Stylistic restoration and conservation sets together two terms that refer to two different manners of treatment of a historic building. This controversial dualism that was a subject for debate for several hundred years, have become associated in the mid-nineteen century in the French Eugene Emmanuel Viollet-le-Duc (stylistic restoration) and the English John Ruskin and William Morris (conservation). Viollet-le-Duc explains the process of restoration as an understanding of historical knowledge aiming to the completion of an artistic idea. “To restore a building is not to preserve it, to repair, or to rebuild; it is to reinstate it in a condition of completeness, which may have never existed at any given time.” (_)

The separation between conservative repair and restoration is still present today. Different countries might have an attitude towards conservation, like England and Italy, whereas others towards restoration, like France, and it has been managed through a series of documents.


The foundation in training in restoration was made by the French architect Viollet-le-Duc through his attitude towards restoration. In contrast, John Ruskin and William Morris develop a more conservative approach known as Society for the Protection of Ancient Buildings (SPAB). The society`s publication in 1903 and in 1911-1936 “Repair of Ancient Buildings” introduces the concept of conservation as a conservative repair with least alteration to the character of the building. Apart from its publications, the society offered a program of field training as introduction in the practical execution of repair.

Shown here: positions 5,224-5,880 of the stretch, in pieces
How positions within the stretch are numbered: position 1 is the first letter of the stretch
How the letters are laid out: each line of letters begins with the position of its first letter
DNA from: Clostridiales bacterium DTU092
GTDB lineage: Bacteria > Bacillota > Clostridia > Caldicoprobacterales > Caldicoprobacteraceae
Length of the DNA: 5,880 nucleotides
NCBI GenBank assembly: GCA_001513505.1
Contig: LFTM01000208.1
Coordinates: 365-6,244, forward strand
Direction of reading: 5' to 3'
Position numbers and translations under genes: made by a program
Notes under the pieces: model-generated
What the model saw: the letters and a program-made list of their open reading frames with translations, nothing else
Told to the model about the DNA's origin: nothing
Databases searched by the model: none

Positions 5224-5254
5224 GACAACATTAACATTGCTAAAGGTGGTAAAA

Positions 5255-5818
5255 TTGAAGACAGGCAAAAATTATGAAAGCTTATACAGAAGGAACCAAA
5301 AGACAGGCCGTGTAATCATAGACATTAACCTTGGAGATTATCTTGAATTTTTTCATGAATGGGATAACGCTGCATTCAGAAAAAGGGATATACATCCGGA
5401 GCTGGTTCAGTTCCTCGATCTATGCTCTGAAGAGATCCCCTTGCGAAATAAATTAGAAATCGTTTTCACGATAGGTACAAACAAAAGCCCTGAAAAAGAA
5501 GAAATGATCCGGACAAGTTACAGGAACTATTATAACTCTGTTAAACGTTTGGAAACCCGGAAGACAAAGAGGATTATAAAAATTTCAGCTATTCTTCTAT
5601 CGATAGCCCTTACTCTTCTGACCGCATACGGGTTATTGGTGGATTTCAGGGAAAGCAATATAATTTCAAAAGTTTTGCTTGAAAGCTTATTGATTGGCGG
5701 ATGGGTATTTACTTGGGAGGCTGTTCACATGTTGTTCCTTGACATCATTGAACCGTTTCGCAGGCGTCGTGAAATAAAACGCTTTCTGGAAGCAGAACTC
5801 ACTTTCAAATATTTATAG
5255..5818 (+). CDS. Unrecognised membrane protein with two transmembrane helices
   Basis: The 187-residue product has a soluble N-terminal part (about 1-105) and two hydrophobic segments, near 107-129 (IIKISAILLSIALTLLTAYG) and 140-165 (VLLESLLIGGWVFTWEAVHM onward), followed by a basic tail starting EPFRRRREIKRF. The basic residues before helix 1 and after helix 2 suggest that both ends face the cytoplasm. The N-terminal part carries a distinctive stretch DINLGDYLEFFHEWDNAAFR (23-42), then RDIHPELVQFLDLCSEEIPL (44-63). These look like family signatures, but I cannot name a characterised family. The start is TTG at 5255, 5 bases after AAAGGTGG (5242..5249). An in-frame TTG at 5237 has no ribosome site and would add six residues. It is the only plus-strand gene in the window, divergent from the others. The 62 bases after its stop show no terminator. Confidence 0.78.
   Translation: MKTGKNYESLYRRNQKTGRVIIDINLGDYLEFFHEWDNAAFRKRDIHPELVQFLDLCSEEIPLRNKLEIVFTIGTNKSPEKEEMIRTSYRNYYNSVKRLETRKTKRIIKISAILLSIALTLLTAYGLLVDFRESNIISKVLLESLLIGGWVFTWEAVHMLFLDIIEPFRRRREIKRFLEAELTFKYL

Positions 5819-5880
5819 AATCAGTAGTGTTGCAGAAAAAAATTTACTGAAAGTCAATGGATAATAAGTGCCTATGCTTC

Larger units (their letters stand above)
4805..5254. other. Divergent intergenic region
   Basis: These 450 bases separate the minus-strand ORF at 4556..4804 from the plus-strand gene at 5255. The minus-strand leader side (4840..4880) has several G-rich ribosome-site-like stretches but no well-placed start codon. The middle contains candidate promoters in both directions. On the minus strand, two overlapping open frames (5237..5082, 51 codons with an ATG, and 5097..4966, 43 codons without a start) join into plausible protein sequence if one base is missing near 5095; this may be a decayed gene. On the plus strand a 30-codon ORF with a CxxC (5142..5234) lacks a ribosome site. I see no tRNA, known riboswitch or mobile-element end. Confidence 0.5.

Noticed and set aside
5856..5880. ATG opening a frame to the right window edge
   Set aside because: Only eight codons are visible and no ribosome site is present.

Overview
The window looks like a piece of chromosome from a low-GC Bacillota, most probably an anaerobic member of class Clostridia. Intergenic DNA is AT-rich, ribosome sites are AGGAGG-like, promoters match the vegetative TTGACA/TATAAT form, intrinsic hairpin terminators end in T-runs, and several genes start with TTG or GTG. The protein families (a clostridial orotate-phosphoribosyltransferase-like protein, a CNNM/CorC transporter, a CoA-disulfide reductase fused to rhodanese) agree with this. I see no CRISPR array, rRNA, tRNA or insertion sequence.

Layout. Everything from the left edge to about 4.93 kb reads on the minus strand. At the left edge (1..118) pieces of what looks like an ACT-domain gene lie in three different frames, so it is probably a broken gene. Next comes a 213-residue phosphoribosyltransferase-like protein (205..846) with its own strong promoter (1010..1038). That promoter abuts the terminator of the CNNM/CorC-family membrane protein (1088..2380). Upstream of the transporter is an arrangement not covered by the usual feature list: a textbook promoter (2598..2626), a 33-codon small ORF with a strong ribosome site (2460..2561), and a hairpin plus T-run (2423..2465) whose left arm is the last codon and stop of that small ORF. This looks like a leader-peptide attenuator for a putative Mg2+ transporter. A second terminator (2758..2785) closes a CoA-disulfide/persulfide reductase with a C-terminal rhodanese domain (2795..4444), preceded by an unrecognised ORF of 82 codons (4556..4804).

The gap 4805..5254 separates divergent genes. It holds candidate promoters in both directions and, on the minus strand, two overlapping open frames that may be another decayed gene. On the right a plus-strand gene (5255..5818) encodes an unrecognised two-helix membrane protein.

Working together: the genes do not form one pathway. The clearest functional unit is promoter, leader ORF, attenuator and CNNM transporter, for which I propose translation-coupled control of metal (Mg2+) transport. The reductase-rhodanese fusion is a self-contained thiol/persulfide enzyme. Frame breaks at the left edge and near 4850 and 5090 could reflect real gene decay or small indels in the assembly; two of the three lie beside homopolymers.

On a global scale, the competition between restoration and conservation supported many attempts in unifying these terms. In 1931 the Athenss charter promotes a philosophical approach to repair and conservation. I develops an attitude towards old buildings by abandoning stylistic restoration and favoured conservation and maintenance of monuments (_). This concept was further developed in the Venice Charter of 1964 adopted by the newly formed International Council on Monuments and Sites (ICOMOS 964) that still has influence today.

The Australian ICOMOS Charter for the Conversation of Places of Cultural Significance of 1979 known as Burra Charter, provides guidance for the conversation and management of places of cultural significance. The concept of “building” is replaced with “place” that represents value for the past, present and future, ICOMOS 2013. Conservation means all the processes of looking after a place so as to retain its cultural significance which includes the process of preservation, restoration – without introducing any new material, reconstruction, adaptation. (_)

The value of the place and its cultural significance is later considered by the Nara Conference on Authenticity 1994 which promotes the ides of different types of perceiving and appreciating authenticity influenced by cultural.

The importance of heritage

The historic environment is a shared resource. The concept of heritage allows people to connect based on cultural values, beliefs, religion and customs. The importance of heritage in culture is significant through the protection of the cultural layers that form the base of national identity (_).

What aspects of our heritage should be regarded as “valuable” and why should be preserved, conserved, restored, maintained and perhaps more importantly how that value should be defined, is therefore an issue worthy of some academic consideration.

The English Heritage sets a logical approach to making decisions and offering guidance about all aspects of the historic environment, and for reconciling its protection with the economic and social needs and aspirations of the people who live in it (_). It emphasizes how people set value to the historic environment and the importance of heritage as a source of knowledge, beliefs and traditions. These distinctive values reflect an aura of authenticity over communities and providing a source of identity (_).

It is our responsibility to shap and sustain the historic environment as a social and economic resource of learning and enjoyment without compromising the ability of future generations to do the same (_).

Verona Heritage